How Much Does an SAP Analyst Make?

A systems application and products, or SAP, analyst is in high demand with the modern reliance on databases and relational system that connect these storage houses of information with reporting systems. The skill is not limited to one particular region either. SAP skill-sets are needed globally wherever there are organizations with large enterprise systems that draw upon, manage, and input into multiple databases regularly. It should come as no surprise then that SAP analysts also command notable salaries, depending on their skill level, experience, and certification of expertise.

Average Earning Levels

As of May 2011, when most economies were still deep in the effects of economic recession, the high pay range for an SAP analyst was $82,000. Further, for those coming up the ranks in the field, job growth expanded quick and is expected to grow another 22 percent through the year 2020. This projected growth is because the positions available for a trained SAP analyst are plentiful in the healthcare, government, finance, insurance and IT support arenas. Further, many analysts are finding plenty of work functioning independently as consultants or under their own business name.

The above said, the work and career access comes with a price. Many SAP analysts work far more than a standard 40-hour workweek. Overtime is common. Further, once an initial training level or certification is attained, analysts often have to pursue recurring training to stay relevant in their careers and competitive with newer hires.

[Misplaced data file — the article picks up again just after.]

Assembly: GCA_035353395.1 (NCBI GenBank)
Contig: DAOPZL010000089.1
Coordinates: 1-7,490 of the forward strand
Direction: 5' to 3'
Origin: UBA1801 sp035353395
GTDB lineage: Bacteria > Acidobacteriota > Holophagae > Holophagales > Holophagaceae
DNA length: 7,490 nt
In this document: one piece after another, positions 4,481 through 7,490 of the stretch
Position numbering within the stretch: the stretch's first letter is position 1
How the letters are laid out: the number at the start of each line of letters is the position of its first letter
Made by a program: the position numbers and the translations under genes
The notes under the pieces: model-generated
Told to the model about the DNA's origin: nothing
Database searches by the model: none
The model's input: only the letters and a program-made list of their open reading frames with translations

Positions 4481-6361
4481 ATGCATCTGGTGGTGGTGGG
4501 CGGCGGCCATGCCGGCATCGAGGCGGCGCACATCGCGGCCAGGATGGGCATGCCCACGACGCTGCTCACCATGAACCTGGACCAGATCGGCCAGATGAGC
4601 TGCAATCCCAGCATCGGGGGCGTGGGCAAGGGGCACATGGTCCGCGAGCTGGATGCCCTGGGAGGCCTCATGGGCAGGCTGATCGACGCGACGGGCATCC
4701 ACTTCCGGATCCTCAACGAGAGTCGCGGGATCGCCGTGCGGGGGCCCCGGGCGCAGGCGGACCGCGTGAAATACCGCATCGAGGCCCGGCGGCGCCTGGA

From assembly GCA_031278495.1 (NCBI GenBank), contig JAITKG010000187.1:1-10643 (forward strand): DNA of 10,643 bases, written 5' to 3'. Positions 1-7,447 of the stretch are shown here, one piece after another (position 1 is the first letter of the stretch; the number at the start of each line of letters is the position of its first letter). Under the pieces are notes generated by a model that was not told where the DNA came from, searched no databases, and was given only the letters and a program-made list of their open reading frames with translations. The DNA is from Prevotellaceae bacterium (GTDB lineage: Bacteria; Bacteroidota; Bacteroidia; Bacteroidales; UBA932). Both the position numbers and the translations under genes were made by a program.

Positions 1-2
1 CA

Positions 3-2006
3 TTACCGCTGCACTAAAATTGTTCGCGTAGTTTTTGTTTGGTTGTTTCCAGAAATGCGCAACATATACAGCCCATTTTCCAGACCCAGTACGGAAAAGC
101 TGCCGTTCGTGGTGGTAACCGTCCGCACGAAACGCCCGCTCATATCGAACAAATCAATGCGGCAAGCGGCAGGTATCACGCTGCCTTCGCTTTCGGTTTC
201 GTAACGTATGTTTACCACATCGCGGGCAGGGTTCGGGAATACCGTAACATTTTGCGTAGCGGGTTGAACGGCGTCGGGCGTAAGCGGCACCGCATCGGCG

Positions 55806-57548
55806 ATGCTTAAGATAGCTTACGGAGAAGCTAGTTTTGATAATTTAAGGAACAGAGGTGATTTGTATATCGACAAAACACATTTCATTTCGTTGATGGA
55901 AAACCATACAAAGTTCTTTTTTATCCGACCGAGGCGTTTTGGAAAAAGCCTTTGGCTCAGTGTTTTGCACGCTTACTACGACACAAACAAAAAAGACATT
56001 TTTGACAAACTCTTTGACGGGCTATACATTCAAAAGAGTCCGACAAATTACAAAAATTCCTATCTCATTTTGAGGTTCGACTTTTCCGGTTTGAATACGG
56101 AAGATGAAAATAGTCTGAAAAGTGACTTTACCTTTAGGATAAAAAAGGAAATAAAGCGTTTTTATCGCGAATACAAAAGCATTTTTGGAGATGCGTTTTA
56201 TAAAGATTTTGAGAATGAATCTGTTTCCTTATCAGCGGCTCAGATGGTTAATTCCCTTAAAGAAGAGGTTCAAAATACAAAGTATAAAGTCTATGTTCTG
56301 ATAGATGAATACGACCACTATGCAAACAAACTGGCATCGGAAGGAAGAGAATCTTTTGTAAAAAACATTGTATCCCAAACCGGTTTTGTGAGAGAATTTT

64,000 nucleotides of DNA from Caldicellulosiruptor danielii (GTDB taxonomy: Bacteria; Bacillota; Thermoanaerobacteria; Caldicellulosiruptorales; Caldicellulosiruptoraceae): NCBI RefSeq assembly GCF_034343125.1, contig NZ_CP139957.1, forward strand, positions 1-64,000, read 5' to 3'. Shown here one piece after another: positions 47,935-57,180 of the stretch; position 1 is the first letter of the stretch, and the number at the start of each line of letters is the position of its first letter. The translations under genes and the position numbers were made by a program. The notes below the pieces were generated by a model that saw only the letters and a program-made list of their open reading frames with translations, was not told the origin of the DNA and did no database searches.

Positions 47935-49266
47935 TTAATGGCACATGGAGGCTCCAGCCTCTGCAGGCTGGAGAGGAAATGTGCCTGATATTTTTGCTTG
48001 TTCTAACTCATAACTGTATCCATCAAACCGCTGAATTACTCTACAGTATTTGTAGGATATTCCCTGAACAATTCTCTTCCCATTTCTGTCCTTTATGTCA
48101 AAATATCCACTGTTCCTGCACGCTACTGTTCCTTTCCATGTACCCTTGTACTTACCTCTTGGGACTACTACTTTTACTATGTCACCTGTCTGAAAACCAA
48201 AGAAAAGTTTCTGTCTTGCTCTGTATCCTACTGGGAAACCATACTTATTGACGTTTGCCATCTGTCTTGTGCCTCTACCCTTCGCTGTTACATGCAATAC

Factors Affecting Earnings

According to the U.S. Bureau of Labor Statistics, geographic location has a significant impact on earning power for an SAP analyst. Five states have the highest concentration of SAP analysts which include Delaware, New Jersey, Maryland, Virginia, and Massachusetts. In the meantime, analysts on the West Coast also score very well in terms of income as well, which earning levels ranging between $86,000 and $96,000. However, these higher pay levels are diluted by the higher cost of living on the West Coast as well.

In comparison, the lowest range of earnings for an SAP analyst were found in the middle of the country and in the deep south. With earnings ranging from a low of $44,000 to $65,000, most such positions were fund in Mississippi, Louisiana, Arkansas, Montana, and North Dakota. The one exception for low earnings was also found in West Virginia.

Education plays a key role in higher pay as well. Those earning better pay often were able to command such positions with a bachelor’s degree as well as system certifications. This, combined with relevant work experience, often tends to boost players to the higher earning levels among SAP analysts. Those who retain such pay levels do so with ongoing training, investment in their own software tools, and more education.

In Summary

SAP analysts will continue to realize solid demand for their skill-sets. However, as technology continues to change, so will the tools and nuances of such database work. As a result, to stay relevant, successful SAP analysts have to bear the cost of retraining themselves regularly to stay competitive. This cuts into earnings as a necessary cost to stay relevant.